Bite problems can have some related signs and symptoms. Depending on the type, they may range from mild to moderate or severe.
- Change in facial structure
- Misaligned teeth
- Problems with speech
- Frequent biting of tongue or cheeks
- Discomfort or difficulty with biting or chewing
Underbite vs. Overbite Treatment Options
There are several ways the experienced doctors at Burke & Redford Orthodontists may correct issues with a child’s bite. Some malocclusions (underbites and crossbites) are best corrected in kids when they are younger in age (between 6-10). Other malocclusions (overbites) are typically treated at slightly older ages (around the pubertal growth spurt). Early evaluation to discuss ideal timing for correction is important to achieve the best possible result.
Expanders and other bite corrector devices are a common method of addressing malocclusions in children. These devices allow the orthodontist to positively affect the size and position of the actual jaws. Braces, on the other hand, are one of the oldest and most proven malocclusion treatments. While the jaws cannot be moved with braces alone, braces allow movement of the teeth within the jaws. This can be helpful in changing the way the upper and lower teeth fit together in kids, teens, and adults.
Tooth aligners, such as Invisalign, can also be used to correct bite problems. Thanks to technological advances, the latest versions of Invisalign can tackle more complicated malocclusions today than in previous versions. In motivated and cooperative teens, aligners can be a great tool for treatment in a discrete way.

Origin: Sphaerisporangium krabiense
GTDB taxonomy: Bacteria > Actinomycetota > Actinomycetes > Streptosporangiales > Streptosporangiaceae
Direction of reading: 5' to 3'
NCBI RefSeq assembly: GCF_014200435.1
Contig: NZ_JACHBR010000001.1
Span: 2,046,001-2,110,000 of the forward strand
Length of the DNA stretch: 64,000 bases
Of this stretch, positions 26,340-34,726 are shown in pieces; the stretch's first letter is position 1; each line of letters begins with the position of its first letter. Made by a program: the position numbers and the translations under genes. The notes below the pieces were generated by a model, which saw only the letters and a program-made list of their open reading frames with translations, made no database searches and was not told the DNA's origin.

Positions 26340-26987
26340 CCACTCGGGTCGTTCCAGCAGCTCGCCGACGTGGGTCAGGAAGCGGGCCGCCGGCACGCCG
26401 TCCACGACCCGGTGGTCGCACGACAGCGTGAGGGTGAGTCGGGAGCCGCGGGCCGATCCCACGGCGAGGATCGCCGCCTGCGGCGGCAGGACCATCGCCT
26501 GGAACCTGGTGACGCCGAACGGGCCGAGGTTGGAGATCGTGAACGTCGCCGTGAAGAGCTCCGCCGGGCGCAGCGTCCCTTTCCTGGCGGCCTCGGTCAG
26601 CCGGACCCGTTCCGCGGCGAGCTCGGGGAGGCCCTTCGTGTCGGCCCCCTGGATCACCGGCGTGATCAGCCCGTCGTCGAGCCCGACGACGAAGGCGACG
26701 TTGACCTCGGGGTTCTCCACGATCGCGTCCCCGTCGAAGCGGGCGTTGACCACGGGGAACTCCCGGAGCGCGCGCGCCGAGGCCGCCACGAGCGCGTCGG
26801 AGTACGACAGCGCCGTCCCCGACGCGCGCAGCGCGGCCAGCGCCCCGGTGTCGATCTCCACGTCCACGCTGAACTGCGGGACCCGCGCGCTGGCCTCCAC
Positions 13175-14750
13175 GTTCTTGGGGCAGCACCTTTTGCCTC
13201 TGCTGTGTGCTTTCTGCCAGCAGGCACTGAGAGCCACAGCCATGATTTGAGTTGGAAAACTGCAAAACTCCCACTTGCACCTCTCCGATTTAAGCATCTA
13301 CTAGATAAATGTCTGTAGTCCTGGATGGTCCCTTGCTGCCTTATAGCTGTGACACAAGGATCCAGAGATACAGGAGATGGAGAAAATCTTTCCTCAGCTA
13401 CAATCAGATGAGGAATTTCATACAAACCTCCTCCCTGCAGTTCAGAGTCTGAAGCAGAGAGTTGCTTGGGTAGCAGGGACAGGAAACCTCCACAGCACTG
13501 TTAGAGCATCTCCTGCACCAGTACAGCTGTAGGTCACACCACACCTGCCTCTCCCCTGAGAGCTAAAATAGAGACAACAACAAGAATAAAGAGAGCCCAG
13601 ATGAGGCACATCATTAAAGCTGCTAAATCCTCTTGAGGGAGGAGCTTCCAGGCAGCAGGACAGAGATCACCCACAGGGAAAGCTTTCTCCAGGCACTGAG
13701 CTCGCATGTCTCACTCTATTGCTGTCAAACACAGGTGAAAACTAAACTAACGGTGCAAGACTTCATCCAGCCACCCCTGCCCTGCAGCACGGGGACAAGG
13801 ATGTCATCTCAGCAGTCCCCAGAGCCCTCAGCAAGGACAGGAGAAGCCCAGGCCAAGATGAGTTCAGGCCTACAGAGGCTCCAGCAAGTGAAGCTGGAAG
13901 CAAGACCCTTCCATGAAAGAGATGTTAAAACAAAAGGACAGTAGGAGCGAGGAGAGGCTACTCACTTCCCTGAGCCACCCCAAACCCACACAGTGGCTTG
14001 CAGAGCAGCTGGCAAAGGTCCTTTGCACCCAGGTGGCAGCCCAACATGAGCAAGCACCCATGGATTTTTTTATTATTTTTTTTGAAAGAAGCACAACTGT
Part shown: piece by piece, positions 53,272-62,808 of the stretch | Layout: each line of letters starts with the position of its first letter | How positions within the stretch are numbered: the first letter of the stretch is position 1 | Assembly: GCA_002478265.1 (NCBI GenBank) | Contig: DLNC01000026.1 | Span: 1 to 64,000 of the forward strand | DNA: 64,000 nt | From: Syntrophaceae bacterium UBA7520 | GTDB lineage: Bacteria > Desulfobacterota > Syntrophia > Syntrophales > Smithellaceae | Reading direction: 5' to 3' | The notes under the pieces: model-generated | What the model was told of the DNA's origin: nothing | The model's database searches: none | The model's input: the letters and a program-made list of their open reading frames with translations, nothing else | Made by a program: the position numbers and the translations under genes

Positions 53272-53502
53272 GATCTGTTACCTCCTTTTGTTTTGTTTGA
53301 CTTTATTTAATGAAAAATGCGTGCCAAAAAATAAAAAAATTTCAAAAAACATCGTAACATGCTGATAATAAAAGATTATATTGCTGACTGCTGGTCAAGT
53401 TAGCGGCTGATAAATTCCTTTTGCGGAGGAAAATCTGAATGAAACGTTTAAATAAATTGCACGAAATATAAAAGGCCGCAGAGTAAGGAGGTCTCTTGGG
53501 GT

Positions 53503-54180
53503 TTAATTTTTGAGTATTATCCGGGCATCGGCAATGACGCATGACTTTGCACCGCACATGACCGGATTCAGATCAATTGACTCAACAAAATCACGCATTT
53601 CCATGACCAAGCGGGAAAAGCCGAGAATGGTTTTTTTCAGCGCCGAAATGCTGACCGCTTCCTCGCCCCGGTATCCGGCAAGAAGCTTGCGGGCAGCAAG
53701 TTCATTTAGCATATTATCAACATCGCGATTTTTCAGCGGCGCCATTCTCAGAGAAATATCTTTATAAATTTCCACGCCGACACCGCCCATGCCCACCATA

Social Difficulties of Bite Problems
Children and teens that have issues with their bite may have social difficulties. One commonly used phrase for an excessive overjet is having “buck teeth,” something most kids would prefer to avoid hearing.
Kids can also experience feelings of insecurity due to problems with function, such as speech impediments (lisp) and difficulty chewing. Facial imbalances, such as a weak chin or strong lower jaw, can also lead to social concerns.
Early orthodontic assessment of your child by Dr. Ryan Redford and his experienced clinical staff is a good place to start when seeking the best in orthodontic care. Burke and Redford Orthodontists have been serving children and teens in Southern California since 1991.
Call to Schedule a Free Orthodontic Consultation (951) 699-8011 or Fill Out the Form on Our Website Anytime.